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Google pushes Android Q's controversial Scoped Storage enforcement to Android R in 2020

One of Android Q's key focuses so far has been privacy, bringing a big change to how apps access a phone's file system. In the most recent beta, Google implemented Scoped Storage, an important tenet of that privacy push, and it was immediately met with negative feedback and controversy.

Scoped Storage has good intentions: it's meant to allow apps to have its own storage area while preventing them from having access to the entire storage partition. When implemented, apps are placed in a sandbox and don't need special permissions to write to their own files. It also means other apps don't have direct access to that app's sandbox. However, apps still have access to files in shared collections including the default folders Photos, Videos, Music, and Downloads.

To prevent breaking apps that haven't implemented Scoped Storage (most of them at this point), Google also included a compatibility mode, which disables the restrictive storage permissions for Scoped Storage on apps installed before the update to Android Q beta 2, and for apps built for Android 9 Pie or older. The problems arise when someone uninstalls and reinstall an app — compatibility mode will be disabled for it.

In theory, this sounds like a great security feature for Android. The controversy stems from Scoped Storage breaking users' apps, changing how they use their phone, and an outcry from developers about not having enough time to update their apps before the final release of Android Q.

Now, Google has decided to pump the breaks on the new security feature by not enforcing the API in the next Android Q beta. Instead, there will be a more gradual transition to Scoped Storage, requiring apps to adapt to the new API over the next year in order to be ready for the release of Android R.

Top 15 Android Q features you need to know about

  • Hopefully developer back lash will be such that Google will end up pushing this dumb iPhonesque idea into the litter bin, where it belongs.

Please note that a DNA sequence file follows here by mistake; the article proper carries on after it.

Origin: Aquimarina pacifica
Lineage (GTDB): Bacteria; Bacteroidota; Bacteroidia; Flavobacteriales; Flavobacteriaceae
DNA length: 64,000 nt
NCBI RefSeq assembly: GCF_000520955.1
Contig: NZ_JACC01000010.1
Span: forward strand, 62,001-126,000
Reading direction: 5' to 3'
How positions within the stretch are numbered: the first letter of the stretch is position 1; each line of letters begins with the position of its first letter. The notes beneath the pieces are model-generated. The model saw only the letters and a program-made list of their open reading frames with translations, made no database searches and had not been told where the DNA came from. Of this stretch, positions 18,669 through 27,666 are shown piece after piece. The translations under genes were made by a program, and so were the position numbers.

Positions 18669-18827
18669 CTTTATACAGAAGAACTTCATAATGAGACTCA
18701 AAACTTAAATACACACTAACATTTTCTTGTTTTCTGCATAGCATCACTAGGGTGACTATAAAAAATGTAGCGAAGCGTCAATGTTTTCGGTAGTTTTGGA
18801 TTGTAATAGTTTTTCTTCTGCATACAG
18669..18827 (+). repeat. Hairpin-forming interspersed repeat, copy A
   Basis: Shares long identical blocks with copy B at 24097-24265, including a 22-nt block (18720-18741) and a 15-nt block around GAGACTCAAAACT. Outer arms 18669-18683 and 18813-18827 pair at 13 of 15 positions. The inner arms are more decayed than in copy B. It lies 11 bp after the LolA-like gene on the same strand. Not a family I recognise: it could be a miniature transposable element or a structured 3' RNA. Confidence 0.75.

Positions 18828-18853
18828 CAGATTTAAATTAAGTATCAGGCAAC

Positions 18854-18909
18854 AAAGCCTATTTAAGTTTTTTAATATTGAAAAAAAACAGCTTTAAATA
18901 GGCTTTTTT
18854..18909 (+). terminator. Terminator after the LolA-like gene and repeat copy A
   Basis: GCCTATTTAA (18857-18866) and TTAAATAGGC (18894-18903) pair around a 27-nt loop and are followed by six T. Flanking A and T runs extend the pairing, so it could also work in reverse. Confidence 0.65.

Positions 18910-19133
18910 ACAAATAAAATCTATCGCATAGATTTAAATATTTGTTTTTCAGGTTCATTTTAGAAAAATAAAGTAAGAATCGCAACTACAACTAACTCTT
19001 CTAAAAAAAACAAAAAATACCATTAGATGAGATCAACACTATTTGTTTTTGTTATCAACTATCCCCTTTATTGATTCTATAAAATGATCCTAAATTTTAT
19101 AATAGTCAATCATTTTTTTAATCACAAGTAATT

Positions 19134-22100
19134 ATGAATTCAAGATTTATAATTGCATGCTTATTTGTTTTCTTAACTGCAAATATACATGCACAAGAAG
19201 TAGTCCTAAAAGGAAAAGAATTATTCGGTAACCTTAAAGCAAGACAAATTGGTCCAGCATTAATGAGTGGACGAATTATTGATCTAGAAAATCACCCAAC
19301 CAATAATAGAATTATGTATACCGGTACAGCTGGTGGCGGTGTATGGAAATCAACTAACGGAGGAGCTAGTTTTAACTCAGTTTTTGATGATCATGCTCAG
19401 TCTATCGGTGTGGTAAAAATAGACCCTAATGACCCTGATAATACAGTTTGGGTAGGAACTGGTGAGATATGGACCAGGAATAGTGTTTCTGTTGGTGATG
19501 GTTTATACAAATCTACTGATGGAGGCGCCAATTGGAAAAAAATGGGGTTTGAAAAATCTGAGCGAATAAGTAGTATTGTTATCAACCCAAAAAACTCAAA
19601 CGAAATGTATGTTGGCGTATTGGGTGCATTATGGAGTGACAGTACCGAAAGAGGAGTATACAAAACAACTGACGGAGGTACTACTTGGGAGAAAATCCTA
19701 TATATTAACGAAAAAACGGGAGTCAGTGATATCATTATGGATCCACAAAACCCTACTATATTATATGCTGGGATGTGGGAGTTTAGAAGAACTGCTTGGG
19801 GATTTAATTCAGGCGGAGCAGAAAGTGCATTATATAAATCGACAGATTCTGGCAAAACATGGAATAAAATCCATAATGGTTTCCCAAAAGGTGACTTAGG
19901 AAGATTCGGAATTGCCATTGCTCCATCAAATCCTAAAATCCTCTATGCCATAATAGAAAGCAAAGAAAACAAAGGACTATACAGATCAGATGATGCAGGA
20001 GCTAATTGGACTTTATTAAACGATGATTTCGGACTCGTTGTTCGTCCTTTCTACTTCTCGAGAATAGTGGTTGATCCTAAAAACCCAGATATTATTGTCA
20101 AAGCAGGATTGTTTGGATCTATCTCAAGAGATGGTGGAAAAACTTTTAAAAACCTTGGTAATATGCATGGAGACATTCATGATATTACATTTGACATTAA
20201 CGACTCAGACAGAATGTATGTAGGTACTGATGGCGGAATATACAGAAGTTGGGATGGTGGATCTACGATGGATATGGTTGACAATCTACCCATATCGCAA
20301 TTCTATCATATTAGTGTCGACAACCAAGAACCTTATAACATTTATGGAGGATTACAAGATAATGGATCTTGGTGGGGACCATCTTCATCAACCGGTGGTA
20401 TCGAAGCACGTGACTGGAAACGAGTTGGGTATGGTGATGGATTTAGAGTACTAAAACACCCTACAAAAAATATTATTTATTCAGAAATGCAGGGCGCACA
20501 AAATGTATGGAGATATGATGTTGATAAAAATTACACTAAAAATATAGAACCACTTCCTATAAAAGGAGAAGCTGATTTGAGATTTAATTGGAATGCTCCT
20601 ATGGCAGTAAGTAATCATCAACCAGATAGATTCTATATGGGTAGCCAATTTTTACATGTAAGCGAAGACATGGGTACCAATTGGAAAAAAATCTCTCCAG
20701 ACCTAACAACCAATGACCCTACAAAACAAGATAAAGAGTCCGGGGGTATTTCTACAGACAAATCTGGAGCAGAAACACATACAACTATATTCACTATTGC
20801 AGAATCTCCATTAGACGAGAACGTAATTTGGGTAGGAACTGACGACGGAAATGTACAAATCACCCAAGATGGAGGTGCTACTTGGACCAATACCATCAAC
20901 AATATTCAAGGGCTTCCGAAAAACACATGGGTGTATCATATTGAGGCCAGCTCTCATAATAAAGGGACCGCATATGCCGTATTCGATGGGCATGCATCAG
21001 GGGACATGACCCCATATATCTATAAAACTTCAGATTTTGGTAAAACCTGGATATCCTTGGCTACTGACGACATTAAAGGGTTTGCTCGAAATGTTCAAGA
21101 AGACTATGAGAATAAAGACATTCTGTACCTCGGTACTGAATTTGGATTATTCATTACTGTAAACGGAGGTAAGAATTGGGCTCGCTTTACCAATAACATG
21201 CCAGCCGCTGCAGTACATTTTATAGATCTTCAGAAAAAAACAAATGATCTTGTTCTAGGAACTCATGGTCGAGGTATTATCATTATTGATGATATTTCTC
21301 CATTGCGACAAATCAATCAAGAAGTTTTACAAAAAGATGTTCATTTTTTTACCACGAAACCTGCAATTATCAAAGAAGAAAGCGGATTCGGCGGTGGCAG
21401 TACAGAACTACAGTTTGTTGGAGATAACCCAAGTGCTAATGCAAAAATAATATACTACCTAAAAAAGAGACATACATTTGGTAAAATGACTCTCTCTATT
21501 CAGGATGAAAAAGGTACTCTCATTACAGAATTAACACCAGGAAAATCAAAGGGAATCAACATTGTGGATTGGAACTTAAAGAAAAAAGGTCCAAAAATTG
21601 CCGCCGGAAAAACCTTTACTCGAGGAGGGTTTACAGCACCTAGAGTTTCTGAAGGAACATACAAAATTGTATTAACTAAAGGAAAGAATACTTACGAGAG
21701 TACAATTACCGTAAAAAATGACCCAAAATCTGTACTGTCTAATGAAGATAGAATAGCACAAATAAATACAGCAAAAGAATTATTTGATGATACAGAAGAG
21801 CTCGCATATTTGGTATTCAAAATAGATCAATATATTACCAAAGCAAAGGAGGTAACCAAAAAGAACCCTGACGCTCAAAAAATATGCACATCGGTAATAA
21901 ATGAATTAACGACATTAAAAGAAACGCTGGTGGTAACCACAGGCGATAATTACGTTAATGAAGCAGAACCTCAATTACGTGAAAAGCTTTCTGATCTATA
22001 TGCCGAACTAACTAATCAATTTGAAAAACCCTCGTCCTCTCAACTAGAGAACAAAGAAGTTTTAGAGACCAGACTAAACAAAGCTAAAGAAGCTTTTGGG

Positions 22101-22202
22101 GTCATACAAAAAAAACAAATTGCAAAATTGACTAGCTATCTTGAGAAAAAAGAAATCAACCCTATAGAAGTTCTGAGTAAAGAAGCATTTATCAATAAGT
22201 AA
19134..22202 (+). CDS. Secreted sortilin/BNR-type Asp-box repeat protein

• Hopefully Google sticks with improving the security model of Android. I notice you don't have a real argument against this behind comparing it to the iPhone.
  • So better security for apps and to try and prevent rogue apps messing with other apps and you're against it... lol.
  • Agreed, they attempted this a few years before, I believe it was either Ice Cream Sandwich or Jellybean, but the result was EXACTLY what people fear, it will destroy thousands of apps, especially ones that let you have control over your own device or work better than the stock apps. File managers would be useless, since you can't access your full filesystem anymore. Zip/Rar/7Z archive apps as well for the same reason, as well as backup apps. Image/Video editors will be restricted to the "media" folder so if you have anything anywhere else they can't touch it, hope you enjoy keeping any projects or unrelated images in the same location as your camera photos/videos if you want to use them. 3rd party galleries will have the same issue as well. This nonsense utterly WRECKED thousands of apps a few years ago when they attempted it, so badly that it was undone in the next update. I thought that was the end of this absurd nonsense.... but now it's back again.... and too many people are going "Ohh, security!" and attacking anyone who has any valid issues with it. How about... you know, people actually be RESPONSIBLE? Rather than wrestling control of our own device out of our hands and destroying thousands of apps, how about NOT screwing over millions of people who use those thousands of apps for the few who are too stupid to realize a flashlight does not need access to your storage or contacts? (Notice how this won't prevent apps from still requesting access to your contacts, photos, etc?) Go ahead and make "allow apps to request full filesystem access" an option you have to enable in developer options or something rather than just slapping down anyone who needs this access as well as thousands of apps that legitimately did just to cater to the people who allow permissions that they have no idea what they are? Like I said, they can hide that option if they want that you need to enable first, similar to how you have to enable installing apps outside the appstore, but don't cut off that ability entirely!
  • And here I am still on Oreo because I can't stand having the clock on the left. Looks like I will be on Oreo until I get a new phone now and with changes like this I will milk this Pixel 2 as long as possible.
  • Wow, missing out on a heap of amazing features and improvements because the clock moved from one side to the other... You're also probably the type of person that kept a flip phone because "those dang smartphones are making our youth lazy!" I agree though that the relocation was odd for everything but the P3XL but I guess it was moved for everything in the name of feature parity.
  • LOL you can easily move the clock where you want, there are lots of apps in the Play Store
  • Minor point, but it is "pump the "brakes", not "breaks". Common mistake.